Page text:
Thanks, standardisation is an interesting area. I know data from various channels (face-to-face, telephone, mail, online) is ferquently processed through a common back-office system.
At the national level - The 'old' BusinessLink (Point fo Single Contact) one-stop-shop to assist business access to services in the UK was able to provide a common format to pass-on enquiries generated from the central government web site to the 400 or so local administrations in the UK. The redirection process (to the appropriate local administration) for various location specific enquiries about a variety of local licences, permits and grants etc was undertaken through the type of standardised process you suggest.
At the local level - I was tangentially involved with some Masters students from Cranfield who were undertaking process improvement work with a local administration to better route enquiries through a standardised back office route. I will contact them and ask them to provide some details.
In order to tackle the problems relating to the provision of some services (such as Street Management, Graffiti Cleansing, etc) on an anonymous English Local Authority, the Cranfield Students focused on the interaction between the council and the residents, leaving the provision of the services aside. They examined the flow of information between the residents and the back office (which finally controls delivery of the service). The Local Authority utilises a CRM system to manage some of the customers’ interactions. In this context, a CRM system is simply software that organizes, routes, schedules and tracks citizens’ interactions and the tasks needed to fulfill resident’s requirements. Currently, only interactions carried out by the Call Centre or by the Face to Face channel are completely managed by a CRM system. Contacts performed by Surface Mail or by the Website go directly to back office, without the support of the CRM system. We (the students) consider that the Local Authority will benefit from adopting a fully (or highly) integrated architecture of Information and Communication Technologies. This will help the council to receive and manage the information in a standardised way, delivering a better service to its residents. In order to achieve that, we encourage the local authority to adopt a structure in which all the information is managed by the CRM system regardless of the channel used for interation. This means that interactions carried out not only through the Call Centre and the Face to Face Channel but also through the Web Site and Surface Mail should be stored in the systems using the CRM. Once the information is stored, the CRM will administer the work load, distributing the tasks to the back office workers. If this proposal is successfully carried out then quality and features of the service provided will be identical for the different channels, hence citizens will choose a channel only considering their personal preferences (in term of affinity) and not because seeking to a better or faster response.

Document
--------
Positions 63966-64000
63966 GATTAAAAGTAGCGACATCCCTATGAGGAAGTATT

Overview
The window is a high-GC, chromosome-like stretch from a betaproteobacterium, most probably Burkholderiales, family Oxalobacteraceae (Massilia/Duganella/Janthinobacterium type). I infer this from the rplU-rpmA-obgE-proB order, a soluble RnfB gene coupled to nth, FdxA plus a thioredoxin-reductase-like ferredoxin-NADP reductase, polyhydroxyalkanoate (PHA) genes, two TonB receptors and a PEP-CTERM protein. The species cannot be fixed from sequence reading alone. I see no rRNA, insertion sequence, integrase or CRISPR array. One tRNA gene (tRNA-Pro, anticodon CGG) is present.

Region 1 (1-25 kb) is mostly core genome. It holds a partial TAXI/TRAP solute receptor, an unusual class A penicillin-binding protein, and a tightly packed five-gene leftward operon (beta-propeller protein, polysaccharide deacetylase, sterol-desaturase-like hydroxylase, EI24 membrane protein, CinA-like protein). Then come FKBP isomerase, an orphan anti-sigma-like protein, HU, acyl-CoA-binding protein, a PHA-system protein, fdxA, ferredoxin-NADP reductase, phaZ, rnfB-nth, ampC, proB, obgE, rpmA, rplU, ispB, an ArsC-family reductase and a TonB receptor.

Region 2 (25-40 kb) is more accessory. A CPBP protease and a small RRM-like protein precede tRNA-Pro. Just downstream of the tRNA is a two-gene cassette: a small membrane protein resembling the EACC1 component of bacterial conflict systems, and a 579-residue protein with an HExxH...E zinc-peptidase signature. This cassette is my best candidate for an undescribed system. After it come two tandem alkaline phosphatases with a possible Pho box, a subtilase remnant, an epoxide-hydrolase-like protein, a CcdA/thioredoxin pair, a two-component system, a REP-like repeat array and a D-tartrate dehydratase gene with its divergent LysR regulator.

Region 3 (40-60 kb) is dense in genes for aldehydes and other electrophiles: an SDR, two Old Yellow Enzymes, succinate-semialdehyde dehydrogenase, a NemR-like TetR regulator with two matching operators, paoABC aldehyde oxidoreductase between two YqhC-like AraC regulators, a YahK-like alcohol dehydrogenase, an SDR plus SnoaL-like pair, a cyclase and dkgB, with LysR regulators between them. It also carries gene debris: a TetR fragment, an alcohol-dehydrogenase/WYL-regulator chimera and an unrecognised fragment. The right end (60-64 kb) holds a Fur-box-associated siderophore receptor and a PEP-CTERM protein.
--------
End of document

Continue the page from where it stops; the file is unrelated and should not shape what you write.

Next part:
Is the organisation well motivated to serve its users in a meaningful way?
Is it charged with the right powers and resources, and sufficiently linked to other stakeholders upon whom users will depend on receiving connected services?
Is the organisation structure right?
How can EU member states share best practice, benchmark against each other, and create a strong network? To such an extent that organisations measure themselves against performance in other countries.
Can be discussed:https://ec.europa.eu/digital-single-market/en/news/egovernment-improving...
Thanks this will be useful basis for background and benchmarking at the workshop.
Take-up of eGovernment (by citizens) is, in my view, one of the core issues in the near future. I regard it as important as the search for the business case in order to attract industry to incorporate eGovernment solutions in their products. Thus thake-up should be discussed in the session.
In this context we may also discuss 'Gamification' as a new and unusual means to facilitate take-up. Translating eGovernment services in (meaningful) games could help to catalyse take-up. Games can offer a very different incentive structure than 'real-life'.
(For more ideas read: Jane McGonigal, Reality Is Broken: Why Games Make Us Better and How They Can Change the World).
Markus, thanks. Gamification is an interesting idea. I'll raise it at the workshop tomorrow. Bon voyage.